Last Month's Most Accessed Feature: Peroxide blonde: Detecting hydrogen peroxide with ion-exchange chromatography

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  • Published: Oct 3, 2017
  • Categories: Ion Chromatography
thumbnail image: Last Month's Most Accessed Feature: Peroxide blonde: Detecting hydrogen peroxide with ion-exchange chromatography

Peroxide blonde: Detecting hydrogen peroxide with ion-exchange chromatographyReacting to detection

Hydrogen peroxide has a wide range of uses, from bleaching hair to disinfecting surfaces to propelling rockets. It is also regularly used to break down organic compounds in wastewater treatment, by generating lots of highly-reactive hydroxyl radicals. This wide range of uses means that hydrogen peroxide is increasingly found in bodies of water, and while not particularly harmful scientists would like to know more about its kinetics and behavior in these bodies.

On the face of it, this shouldn’t be a problem, because there are an equally wide range of methods for detecting hydrogen peroxide in water, based on spectroscopy, electrochemistry, colorimetry and fluorescence detection. Despite their obvious differences, however, these methods almost all involve reacting hydrogen peroxide with another compound. Rather than detect hydrogen peroxide directly, they detect the product generated when hydrogen peroxide reacts with this other compound.

The downside to this approach is that the compound can often react with other molecular species in the water, including anions, organic compounds and other oxidants, to produce similar products that interfere with the detection of hydrogen peroxide. So Baiyang Chen and his colleagues at the Harbin Institute of Technology in Shenzhen, China, have now developed a novel ion-exchange chromatography method that can detect hydrogen peroxide directly, without needing it to react with another compound.

Alkaline mobile phase

In developing this method, Chen and his colleagues took advantage of the fact that hydrogen peroxide (H2O2) naturally deprotonates to form the hydroperoxyl ion (HO2-) at alkaline pHs, above around 12. Not only can the hydroperoxyl ion be readily separated from potentially interfering compounds by anion-exchange chromatography, but it also absorbs ultraviolet (UV) light, offering an easy way to detect it.

In order to conduct ion-exchange chromatography at alkaline pHs, Chen and his colleagues used potassium hydroxide (KOH) as the mobile phase, finding that a 10mM KOH solution performed best. They also optimized various other separation parameters, including mobile phase flow rate and UV wavelength, as KOH can absorb UV light strongly at certain wavelengths.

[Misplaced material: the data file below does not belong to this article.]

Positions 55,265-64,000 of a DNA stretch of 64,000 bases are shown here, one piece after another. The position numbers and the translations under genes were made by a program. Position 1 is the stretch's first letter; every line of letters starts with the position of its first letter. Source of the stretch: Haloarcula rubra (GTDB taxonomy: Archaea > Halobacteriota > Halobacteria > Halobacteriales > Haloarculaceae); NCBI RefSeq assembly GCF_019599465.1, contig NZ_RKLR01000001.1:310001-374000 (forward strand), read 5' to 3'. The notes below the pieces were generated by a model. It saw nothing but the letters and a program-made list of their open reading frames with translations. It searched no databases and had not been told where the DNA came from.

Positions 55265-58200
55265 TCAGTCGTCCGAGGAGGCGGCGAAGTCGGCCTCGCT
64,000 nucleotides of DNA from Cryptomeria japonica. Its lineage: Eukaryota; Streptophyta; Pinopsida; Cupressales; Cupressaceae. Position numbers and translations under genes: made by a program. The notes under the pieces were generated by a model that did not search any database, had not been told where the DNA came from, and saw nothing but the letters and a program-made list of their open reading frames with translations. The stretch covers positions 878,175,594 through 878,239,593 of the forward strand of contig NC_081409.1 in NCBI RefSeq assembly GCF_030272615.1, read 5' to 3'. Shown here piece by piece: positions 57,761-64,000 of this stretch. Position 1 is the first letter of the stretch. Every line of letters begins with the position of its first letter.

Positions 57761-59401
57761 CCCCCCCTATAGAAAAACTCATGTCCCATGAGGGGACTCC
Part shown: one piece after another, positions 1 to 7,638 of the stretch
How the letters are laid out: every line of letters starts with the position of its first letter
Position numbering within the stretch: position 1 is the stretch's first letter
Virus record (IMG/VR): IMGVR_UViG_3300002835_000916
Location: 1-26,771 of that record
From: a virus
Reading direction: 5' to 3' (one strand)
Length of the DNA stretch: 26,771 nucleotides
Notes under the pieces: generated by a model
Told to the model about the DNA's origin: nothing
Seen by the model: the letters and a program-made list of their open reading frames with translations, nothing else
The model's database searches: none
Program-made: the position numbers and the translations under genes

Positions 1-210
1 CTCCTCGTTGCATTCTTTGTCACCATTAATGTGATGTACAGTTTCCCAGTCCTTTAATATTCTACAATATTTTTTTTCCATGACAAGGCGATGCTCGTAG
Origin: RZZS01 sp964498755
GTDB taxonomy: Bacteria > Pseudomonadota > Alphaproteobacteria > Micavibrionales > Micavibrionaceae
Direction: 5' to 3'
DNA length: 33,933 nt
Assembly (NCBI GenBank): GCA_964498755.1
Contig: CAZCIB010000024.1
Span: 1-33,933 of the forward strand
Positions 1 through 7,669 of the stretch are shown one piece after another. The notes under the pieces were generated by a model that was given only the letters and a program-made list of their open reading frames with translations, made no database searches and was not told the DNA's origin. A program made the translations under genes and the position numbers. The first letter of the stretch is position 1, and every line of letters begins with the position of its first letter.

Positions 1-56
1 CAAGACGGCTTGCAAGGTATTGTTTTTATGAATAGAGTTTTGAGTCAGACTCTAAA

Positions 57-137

After determining the optimum parameters, which included using a detection wavelength of 210nm, they tested their method on water containing hydrogen peroxide at various different concentrations. They found that the method could reliably detect hydrogen peroxide in the water at concentrations as low as 0.027mg/L and accurately determine concentrations varying from 0.1mg/L to 50mg/L. This makes the method more sensitive than many existing methods, including those based on spectroscopy and colorimetry.

Tap, river and rain

What is more, unlike most of these other methods, this ion-exchange chromatography method was not hampered by interference from anions, organic compounds or other oxidants in the water. When Chen and his colleagues tested the method on water containing hydrogen peroxide with fluoride anions and glycolate, which in other methods are known to cause interference, they could still accurately determine the hydrogen peroxide concentrations. The same thing happened when they tested the method on water containing hydrogen peroxide and the oxidant monochloramine.

They also found that their ion-exchange chromatography method was just as accurate on real-world samples of water, including tap water, river water and rainwater, spiked with hydrogen peroxide, which likely contained various interfering compounds. All of which bodes well for discovering exactly what hydrogen peroxide is doing in such real-world samples.

Analytical Chemistry (Article in Press): "A facile, non-reactive hydrogen peroxide (H2O2) detection method enabled by ion chromatography with UV detector"

Article by Jon Evans

The views represented in this article are solely those of the author and do not necessarily represent those of John Wiley and Sons, Ltd.

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